“So how do you staff? How do I grow my company supporting them [only during] the dead times? We actually limit how many schools we take on based on who can fill the gaps in the project.”
That timing situation may change in the near future, however. “[Schools are] looking to take their curriculum online so the student doesn’t have to be at the facility. They’re looking to extend their market outside their walls,” said Devore. That suggests educational-centric partners may see an eventual uptick in services-derived revenue, particularly if schools move technology off-premises and into the cloud. That could also alleviate some of the timing woes.
Teresa Rider, spokesperson for Lima, Ohio-based YES Learning and Computer Center Inc. (IM SMB #404) said that funding, more than timing, creates the primary obstacle to education sales. “If the schools don’t have money, they can’t purchase anything,” said Rider. “There’s not a whole lot we can actually do.”
To meet that challenge, Rider noted that YES provides equipment leasing and actively helps education clients work around budgets in order to find an appropriate vendor and solution. Asked where the future of the educational market was headed, Rider said that “everything is changing these days, so it’s hard to think that far ahead.”
For YES, servicing schools is less about mobility or peripherals and more about the basics — desktop and laptop computers. YES derives 46 percent of its revenue from system sales; software is right behind at 24 percent.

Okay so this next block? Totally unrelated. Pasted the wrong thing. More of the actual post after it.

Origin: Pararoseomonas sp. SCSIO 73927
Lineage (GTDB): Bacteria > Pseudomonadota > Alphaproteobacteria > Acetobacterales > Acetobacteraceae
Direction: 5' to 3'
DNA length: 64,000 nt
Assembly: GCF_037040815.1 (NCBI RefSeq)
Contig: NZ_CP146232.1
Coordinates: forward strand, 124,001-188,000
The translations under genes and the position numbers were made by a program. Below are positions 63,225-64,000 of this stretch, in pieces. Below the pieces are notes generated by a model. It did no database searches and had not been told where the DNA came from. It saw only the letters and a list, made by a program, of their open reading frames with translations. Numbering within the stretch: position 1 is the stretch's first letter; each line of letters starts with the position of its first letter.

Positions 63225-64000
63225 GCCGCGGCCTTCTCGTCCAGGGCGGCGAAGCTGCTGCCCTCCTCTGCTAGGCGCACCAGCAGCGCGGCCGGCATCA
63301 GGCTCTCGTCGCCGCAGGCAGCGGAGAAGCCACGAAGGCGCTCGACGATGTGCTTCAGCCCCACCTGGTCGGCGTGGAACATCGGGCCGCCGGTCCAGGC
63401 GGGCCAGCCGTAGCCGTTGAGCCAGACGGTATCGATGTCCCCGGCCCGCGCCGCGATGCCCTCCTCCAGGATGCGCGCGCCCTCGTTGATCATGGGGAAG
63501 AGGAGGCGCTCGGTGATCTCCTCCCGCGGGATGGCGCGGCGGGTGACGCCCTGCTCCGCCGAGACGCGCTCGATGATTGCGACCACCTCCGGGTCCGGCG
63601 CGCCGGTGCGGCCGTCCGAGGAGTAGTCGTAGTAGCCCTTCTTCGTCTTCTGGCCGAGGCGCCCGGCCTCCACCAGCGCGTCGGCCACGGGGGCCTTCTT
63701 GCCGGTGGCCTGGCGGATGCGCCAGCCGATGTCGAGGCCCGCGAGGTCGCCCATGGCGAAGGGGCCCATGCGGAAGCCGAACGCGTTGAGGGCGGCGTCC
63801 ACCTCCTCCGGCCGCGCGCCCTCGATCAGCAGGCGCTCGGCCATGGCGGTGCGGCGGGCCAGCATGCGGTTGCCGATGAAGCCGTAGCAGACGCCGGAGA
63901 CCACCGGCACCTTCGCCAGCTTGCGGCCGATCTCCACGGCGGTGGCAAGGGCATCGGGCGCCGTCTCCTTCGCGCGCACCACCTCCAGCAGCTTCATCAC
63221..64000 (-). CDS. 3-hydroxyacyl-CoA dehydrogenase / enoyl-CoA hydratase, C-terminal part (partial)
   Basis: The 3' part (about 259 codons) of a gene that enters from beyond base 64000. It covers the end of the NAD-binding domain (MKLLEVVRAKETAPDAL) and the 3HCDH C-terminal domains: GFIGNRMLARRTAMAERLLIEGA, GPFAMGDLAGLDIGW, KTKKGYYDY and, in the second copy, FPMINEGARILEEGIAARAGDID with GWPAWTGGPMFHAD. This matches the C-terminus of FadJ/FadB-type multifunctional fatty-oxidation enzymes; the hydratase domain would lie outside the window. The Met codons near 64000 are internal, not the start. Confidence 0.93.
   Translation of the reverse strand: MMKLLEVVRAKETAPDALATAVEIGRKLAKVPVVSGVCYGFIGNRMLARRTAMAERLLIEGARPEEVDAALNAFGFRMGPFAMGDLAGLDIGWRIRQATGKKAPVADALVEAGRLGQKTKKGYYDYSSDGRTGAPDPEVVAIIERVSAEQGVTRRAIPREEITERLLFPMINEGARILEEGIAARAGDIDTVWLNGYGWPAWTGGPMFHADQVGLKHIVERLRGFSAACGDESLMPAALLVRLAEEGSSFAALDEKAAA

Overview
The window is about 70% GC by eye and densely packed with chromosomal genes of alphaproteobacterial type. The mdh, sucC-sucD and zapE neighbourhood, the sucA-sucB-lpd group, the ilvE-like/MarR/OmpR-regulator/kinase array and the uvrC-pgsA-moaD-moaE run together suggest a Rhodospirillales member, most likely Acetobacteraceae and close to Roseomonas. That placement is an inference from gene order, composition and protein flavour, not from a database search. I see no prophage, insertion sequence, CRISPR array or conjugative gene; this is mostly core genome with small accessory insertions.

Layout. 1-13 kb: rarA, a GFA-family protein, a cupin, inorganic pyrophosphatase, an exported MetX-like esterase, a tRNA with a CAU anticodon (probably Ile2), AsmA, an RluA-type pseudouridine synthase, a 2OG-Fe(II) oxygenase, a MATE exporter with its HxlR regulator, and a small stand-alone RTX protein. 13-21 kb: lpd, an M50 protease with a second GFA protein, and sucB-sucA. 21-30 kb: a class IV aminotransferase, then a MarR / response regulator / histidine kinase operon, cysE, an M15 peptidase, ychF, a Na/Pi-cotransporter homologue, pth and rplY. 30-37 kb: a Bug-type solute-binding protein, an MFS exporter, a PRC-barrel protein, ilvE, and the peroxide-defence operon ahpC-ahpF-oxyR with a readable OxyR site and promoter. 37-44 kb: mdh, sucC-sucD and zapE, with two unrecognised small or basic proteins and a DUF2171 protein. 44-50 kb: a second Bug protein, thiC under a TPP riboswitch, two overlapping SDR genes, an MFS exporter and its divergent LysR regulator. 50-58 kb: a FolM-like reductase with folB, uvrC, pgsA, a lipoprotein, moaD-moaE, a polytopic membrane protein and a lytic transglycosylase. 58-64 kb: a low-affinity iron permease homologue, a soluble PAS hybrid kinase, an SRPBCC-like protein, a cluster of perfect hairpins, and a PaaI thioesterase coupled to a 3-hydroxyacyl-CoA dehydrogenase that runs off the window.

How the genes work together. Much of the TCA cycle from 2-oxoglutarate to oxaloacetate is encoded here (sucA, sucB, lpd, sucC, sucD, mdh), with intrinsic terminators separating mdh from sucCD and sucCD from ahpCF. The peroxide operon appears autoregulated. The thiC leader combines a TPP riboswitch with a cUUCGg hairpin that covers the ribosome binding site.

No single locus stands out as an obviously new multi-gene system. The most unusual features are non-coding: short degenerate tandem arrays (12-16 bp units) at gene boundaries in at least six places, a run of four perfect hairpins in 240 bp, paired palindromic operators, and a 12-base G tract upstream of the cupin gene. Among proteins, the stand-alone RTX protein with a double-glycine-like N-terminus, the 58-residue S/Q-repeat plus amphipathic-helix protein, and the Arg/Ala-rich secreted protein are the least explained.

Lee Ann Cimperman, senior sales executive at Cranberry, Pa.-based Concensus Technologies LLC (IM SMB500 #23) said that when selling software to schools, Concensus will go with a subscription model. “It’s generally more affordable, plus it allows flexibility if enrollment changes.”
For higher education clients, Cimperman noted that full licenses are preferred, but a careful calculation is made based on an average of full-time students mixed with faculty and staff.
In some cases, K-12 schools are “restricted to buying off state contracts, or through certain pre-defined buying models. We may be able to offer a product from a vendor, but if it’s not on the approved list, we can’t sell it to them.” Cimperman noted that in some situations, if a particular brand is needed, sales can be made if the advertised price is lowered significantly.